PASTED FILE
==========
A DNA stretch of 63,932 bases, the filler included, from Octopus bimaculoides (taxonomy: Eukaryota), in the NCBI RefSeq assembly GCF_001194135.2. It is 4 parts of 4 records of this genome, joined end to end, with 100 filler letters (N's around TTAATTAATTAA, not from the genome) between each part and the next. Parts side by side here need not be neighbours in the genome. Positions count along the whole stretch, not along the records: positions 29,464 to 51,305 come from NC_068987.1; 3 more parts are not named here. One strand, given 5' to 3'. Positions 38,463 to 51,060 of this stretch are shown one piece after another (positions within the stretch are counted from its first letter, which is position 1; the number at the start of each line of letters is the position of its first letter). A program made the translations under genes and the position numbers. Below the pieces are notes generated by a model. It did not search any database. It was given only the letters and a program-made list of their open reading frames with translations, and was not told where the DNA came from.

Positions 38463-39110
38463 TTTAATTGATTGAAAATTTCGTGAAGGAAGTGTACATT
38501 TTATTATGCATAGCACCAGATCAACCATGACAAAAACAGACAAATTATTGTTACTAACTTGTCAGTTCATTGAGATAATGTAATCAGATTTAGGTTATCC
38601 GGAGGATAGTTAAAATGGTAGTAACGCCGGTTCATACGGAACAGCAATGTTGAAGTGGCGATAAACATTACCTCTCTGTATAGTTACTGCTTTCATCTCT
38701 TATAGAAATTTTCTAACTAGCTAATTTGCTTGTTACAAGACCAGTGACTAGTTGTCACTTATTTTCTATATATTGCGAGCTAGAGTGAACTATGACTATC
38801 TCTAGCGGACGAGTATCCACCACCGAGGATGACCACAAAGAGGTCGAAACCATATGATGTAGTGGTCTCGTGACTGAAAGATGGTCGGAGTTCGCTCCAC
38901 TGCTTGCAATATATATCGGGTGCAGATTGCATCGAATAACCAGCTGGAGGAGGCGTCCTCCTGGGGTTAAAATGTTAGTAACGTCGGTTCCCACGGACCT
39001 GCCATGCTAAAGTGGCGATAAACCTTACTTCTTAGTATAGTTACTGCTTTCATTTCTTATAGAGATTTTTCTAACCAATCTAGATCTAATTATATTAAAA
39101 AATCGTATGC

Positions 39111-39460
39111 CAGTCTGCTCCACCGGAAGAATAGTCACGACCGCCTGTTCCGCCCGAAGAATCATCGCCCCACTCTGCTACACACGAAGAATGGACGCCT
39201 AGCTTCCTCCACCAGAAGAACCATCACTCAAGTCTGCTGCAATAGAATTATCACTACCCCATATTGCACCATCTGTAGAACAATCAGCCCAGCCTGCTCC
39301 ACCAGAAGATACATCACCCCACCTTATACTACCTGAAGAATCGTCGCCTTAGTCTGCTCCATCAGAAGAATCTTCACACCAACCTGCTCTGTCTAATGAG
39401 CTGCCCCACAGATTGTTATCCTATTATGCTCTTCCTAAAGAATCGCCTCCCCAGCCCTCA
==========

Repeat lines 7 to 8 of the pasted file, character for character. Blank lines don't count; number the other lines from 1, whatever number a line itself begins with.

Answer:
38801 TCTAGCGGACGAGTATCCACCACCGAGGATGACCACAAAGAGGTCGAAACCATATGATGTAGTGGTCTCGTGACTGAAAGATGGTCGGAGTTCGCTCCAC
38901 TGCTTGCAATATATATCGGGTGCAGATTGCATCGAATAACCAGCTGGAGGAGGCGTCCTCCTGGGGTTAAAATGTTAGTAACGTCGGTTCCCACGGACCT